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Letter to Elder Kirkland PDF Print E-mail
Written by J.A. Paine   

Dear Friends,

Read below an interesting letter, written by Elder (DR.) J. A. Paine to Elder J. V. Kirkland. Elder Paine was the father of Elder S. A. Paine, and pastored churches in the Dallas/Forth Worth area of Texas in the early part of the 20th century. Elder Kirkland of Fulton KY, was the instigator of the nefarious St. Louis Council which attempted to formulate a headquarters and ruling council for the Primitive Baptists, consolidate all church papers into one, consolidate all local associational meetings into one national association, and make it the church's policy that the (so called) great commission was given to the church as a whole. As can be expected, the council suggestions fell on deaf ears and resulted in Elder Kirkland being disfellowshipped to a large degree among the Primitives. Eventually, he would be preaching for the Missionaries. A sad end to Elder J. V. Kirkland.


The Primitive Monitor--February 1909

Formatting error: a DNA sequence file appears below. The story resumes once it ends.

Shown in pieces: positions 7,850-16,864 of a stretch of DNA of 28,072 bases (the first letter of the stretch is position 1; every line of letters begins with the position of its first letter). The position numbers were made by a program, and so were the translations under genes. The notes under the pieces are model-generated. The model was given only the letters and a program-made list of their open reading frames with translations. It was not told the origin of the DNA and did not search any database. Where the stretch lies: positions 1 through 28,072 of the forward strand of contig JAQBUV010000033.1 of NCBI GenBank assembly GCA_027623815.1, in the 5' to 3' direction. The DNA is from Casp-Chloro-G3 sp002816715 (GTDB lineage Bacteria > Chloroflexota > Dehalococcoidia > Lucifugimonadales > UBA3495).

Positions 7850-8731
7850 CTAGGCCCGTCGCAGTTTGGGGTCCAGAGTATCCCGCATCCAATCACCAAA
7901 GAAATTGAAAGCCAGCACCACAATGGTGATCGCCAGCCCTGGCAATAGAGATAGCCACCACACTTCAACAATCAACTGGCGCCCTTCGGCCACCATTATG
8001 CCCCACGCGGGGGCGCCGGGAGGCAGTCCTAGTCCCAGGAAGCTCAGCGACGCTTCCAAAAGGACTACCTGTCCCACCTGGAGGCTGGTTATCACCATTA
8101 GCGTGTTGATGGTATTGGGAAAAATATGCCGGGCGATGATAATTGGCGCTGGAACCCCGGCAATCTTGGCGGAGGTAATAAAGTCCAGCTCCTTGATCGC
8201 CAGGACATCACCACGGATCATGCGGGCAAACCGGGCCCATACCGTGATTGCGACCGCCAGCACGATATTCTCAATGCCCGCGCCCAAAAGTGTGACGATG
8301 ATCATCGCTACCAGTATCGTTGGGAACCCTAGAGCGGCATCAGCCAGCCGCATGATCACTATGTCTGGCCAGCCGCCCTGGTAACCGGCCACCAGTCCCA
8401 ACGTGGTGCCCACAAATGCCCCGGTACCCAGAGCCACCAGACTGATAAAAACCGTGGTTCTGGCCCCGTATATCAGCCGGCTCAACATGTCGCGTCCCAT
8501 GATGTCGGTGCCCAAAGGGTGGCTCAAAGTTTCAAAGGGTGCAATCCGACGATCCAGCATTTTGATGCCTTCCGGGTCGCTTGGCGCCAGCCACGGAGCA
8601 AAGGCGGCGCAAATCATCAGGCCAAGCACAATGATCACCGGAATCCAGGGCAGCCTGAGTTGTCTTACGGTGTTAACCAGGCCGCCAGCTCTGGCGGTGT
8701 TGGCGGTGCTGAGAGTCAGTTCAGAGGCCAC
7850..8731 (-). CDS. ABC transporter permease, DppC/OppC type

Dear Brother Kirkland:-I have been reading your paper ever since I met you at Hollow Rock, in West Tennessee, last summer. I notice you seem to be at a great loss to know why the Baptists have fallen out with you. You also seem much grieved because they have declared against you. Now I wish to say, Brother John, I have ever believed you to be a child of God. I also believe you have been called to preach the unsearchable riches of Christ, which you have in the past done to the perfect satis­faction of the brethren. But you remember, Brother John, “A certain man went from Jerusalem DOWN to Jerico.” Notice the text does not say, A certain man started, or desired, or thought of going, but, “went down to Jerico.” I have never yet known an Old Baptist to get his admirations centered on Jerico, (from any view point), but what he landed either in the center or suburbs, at least he always goes “down from Jerusalem.” It is always delight­ful sailing, you know, for one to go down grade, but to return it is generally a difficult task. Now my brother, this is where you are at among the “chance fellows.” You will just have to suffer on, my brother, until the “Good Samaritan” “on his journey” lifts you out of your miserable environ­ments.

I had ever recognized you as one of our able gifts and often expressed myself that way. But now, I have “somewhat against you” and feel duty bound to tell you just exactly what it is. I will first express to you my objections in the aggregate, and then delineate somewhat.